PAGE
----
Wednesday, 6 March 2013

Glogster & ThingLink

Two more tools I found in this MOOC, and one idea for a language map.
  1. Glogster lets you make a poster from text and images. It's a good way of just chucking ideas in and making a kind of flyer or poster style image based on these. A poster is so immediate that by using Glogster you can help you figure out what is really important to you.
  2. ThingLink lets you add links to an image. Again, like Glogster it focuses on the visual to get across lots of information. I used it to experiment on: What if each of your online activity took place in a real place, on a real map. What place would it be? Could you pick a town or city where you can imagine yourself doing Facebook for example? Thinking of the book the Meaning of Liff, does "Carlisle" sound like place where you would deal with difficult work e-mails? Is Manchester where you would industriously do your online homework? Can you see yourself striding over the map like a giant from place to place? I'm trying via ThingLink
  3. A Google Map of language. Each language has words very specific to that culture, that tell you something about that culture. The Scandanavians have "angst", the French "ennui" - neither of which there is an English equivalent. Why? What other countries have distinct words? Or what word could you map onto India, Australia, Kenya, or Mexico? What about etymology? "Argentina" coming from the French for silver. Could you map a history of words & etymology onto an interactive map?

Friday, 1 March 2013

MOOC Music

Two things got me thinking about music this week:
  1. I am about to start a Songwriting MOOC
  2. The University of Edinburgh's MSc eLearning research into music and learning
I had three ideas this week:
  1. What could you generate from something that is online? This would be a purely digital piece that the machine makes.
I used this website which has lots of little spatial designs and graphics. I chose one that creates musical notes based on three cogs spinning around and hitting five circles. The circles produce a note each time they are hit, and you can move them around to change their pitch and frequency. They also look a bit like stars in the night sky, so I arranged them in the shape of the Orion cluster. The twinkly sounds suited it, and then I got a bit giddy thinking about what music the stars would really make. Click the link beneath the image below to hear it.

  1.     2. What music could you remix using online tools?
I was inspired to do this by a couple of tweets from @reticulatrix and @asameshimae about 1.) what music would you recommend for edcmooc, and 2.) what would a "posthuman" mix of music sound like. I have this image of a future landscape like in the film Wall-E, where music will just be a battered old radio still surviving and playing. And with a nod to 386DX I came up with what a transhuman might sing in the future. I also made a reply to the poor cyborg's lament to 1.) experiment using the site Masher, and 2.) to try this site which turns your text into music. The result was quite weird and eerie, but it was good to try it out.

         3. A piece of music using the notes EDC.
It occurred to me on Sunday - after staring at it for 3 months - that the term "EDC MOOC" contained within it three notes on the musical scale : E, D, and C. I had been preparing my own artefact on the same day (and viewing other peoples), and kept noticing the free music that gets used in videos. It's often a fairly ordinary piece of piano or guitar music. To get round the potential copywrite issues of using someone else's music (which many on the course have been discussing this week), I thought I'll just write & play my own. When I realised the EDC note co-incidence I knew this was a sign! All I'd need to do was compose something that used the three notes as its basis. I spent an evening coming up with a tune. You can play the notes EDC together yourself  here to see where I got my basic melody from (it actually sounds just like the Nursery Rhyme "Three Blind Mice"). I recorded my guitar piece, and used a snippet for the intro video for my artefact.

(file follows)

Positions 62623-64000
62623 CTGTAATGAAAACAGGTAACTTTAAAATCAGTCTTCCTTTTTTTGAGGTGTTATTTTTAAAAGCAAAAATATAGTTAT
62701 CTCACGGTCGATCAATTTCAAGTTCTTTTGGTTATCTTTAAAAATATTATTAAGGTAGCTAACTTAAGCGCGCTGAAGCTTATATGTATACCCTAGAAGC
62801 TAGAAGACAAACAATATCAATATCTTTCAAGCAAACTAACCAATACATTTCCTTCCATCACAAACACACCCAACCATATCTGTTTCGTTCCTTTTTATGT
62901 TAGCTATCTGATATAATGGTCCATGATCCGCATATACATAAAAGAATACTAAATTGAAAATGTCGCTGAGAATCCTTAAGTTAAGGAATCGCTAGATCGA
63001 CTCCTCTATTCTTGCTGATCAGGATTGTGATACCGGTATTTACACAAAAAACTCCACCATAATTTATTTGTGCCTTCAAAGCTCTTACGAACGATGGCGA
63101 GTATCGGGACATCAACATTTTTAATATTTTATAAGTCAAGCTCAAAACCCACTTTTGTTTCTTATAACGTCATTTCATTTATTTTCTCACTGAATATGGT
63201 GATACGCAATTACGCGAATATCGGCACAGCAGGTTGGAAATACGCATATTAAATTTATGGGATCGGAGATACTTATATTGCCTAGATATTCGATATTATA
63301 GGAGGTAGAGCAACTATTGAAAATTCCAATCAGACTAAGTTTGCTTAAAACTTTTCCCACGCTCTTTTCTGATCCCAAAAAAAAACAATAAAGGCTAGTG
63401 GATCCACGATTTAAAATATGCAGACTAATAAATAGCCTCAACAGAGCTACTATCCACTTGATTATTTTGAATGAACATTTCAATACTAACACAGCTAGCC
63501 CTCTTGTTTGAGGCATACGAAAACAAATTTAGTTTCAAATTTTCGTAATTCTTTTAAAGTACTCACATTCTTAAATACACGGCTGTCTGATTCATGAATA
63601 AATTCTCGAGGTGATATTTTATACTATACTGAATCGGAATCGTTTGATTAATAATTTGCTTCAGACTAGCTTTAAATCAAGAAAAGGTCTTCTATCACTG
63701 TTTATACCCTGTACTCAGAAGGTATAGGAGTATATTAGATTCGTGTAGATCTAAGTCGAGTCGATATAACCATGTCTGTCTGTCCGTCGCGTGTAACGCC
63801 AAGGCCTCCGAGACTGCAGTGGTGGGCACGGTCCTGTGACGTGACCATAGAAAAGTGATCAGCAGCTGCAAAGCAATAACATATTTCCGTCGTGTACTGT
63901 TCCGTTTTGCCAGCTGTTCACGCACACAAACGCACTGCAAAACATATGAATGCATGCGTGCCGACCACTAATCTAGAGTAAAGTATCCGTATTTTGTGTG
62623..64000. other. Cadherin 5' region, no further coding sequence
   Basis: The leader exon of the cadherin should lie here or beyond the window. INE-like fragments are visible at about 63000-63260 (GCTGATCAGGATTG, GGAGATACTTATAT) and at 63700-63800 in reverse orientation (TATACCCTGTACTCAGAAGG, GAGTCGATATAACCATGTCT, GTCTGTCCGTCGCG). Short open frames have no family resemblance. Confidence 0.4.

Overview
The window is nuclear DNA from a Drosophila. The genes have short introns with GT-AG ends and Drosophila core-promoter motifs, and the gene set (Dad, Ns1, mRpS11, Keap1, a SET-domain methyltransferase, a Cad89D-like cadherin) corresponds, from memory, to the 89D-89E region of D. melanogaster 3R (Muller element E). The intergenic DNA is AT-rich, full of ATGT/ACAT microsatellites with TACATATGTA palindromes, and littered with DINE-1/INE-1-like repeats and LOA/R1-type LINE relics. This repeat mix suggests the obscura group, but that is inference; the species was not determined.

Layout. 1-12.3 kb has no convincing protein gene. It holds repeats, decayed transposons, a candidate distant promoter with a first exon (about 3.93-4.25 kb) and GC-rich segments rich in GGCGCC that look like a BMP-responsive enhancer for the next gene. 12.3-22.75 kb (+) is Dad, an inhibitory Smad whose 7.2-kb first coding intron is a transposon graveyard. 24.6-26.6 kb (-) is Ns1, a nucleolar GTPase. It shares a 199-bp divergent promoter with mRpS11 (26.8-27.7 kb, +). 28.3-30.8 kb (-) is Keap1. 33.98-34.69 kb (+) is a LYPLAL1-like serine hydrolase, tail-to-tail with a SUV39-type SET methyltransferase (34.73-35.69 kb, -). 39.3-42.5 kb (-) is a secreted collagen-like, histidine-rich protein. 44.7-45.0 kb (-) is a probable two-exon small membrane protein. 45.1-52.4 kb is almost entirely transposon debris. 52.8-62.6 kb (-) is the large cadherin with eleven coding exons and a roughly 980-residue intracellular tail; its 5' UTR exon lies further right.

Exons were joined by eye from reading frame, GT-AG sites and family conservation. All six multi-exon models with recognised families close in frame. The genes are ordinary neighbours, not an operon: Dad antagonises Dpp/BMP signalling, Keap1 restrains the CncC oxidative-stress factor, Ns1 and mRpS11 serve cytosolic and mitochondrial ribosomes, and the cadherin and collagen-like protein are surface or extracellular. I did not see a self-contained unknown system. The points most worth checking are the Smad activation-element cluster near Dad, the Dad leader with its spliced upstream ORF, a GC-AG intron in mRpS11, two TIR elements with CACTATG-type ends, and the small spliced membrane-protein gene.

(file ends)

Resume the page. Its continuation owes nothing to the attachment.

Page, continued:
I've also been wanting to look back at the edcmooc Flickr images to pick out my favourites  now that the course has ended. This seemed like a good opportunity to combine my edcmooc music with some edcmooc images (in true HartBeat gallery style). I wanted to try a new tool for this, and after trying a few which were too complicated. came across Masher. This was a nice and simple tool. You can upload your own pics, video, and music, or choose the ones alreaady on there. There is some great stock footage from BBC and elsewhere which could be really good for making videos to accompany music. Click the link below the image below to hear my video.
A big hand to the various people who made the images that I included in my video. There are so many great ideas in there. See my favourites list for the original pictures and explanations behind them:

This has also been my 45th blog post, which considering the musical theme seems very fitting (and any excuse to listen to Motown).

Further ideas:
  1. A typically thought provoking piece from Angela Towndrow here which mentions lots of novel ideas for "blogjects" in the real world "For me, it's about the getting of wisdom and using the tools to that end".
  2. Time and Tide Bell:
  3. A really excellent Pinterest artefact by Ruth Wilson that has many interesting ideas of electronic music & sound online
  4. An excellent idea from my MOOC class mate Chris Millison. Chris created a mix tape to reflect on his studies in #edcmooc. I like the different perspective and format he used to write his feedback. What an interesting experiment. 
  5. Music made from people's tweets: